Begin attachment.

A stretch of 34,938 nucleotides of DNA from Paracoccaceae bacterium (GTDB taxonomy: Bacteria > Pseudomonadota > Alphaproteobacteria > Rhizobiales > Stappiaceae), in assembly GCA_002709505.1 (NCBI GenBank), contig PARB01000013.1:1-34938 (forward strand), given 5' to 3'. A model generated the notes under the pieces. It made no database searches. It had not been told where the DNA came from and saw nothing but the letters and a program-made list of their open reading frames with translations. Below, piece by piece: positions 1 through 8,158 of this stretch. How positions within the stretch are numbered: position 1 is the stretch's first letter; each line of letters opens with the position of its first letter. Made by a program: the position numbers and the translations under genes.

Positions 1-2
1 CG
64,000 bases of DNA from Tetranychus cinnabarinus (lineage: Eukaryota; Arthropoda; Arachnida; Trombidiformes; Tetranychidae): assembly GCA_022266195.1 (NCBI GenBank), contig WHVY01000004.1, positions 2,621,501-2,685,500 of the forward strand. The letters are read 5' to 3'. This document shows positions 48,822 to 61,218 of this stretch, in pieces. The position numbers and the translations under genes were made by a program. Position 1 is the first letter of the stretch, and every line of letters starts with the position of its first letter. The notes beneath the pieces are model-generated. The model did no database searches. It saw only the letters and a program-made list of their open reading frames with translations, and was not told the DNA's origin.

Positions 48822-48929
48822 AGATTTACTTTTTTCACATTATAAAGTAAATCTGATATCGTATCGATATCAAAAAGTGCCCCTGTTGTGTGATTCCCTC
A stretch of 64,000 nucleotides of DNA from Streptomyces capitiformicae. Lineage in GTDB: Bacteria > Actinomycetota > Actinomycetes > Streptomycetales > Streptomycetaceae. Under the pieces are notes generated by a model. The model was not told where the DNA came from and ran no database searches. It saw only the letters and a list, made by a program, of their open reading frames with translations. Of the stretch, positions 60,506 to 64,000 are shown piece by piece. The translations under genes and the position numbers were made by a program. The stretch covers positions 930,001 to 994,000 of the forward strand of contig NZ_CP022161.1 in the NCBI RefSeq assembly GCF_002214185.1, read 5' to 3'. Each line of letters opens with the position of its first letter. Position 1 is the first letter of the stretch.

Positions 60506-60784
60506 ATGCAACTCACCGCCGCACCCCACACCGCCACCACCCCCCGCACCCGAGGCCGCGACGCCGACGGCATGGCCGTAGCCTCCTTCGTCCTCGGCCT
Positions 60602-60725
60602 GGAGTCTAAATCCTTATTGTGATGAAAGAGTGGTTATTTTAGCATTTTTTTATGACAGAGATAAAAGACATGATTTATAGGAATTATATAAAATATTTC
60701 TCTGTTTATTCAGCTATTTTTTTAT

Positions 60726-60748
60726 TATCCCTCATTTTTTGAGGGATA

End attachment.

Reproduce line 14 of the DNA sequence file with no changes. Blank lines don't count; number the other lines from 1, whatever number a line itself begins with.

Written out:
60726 TATCCCTCATTTTTTGAGGGATA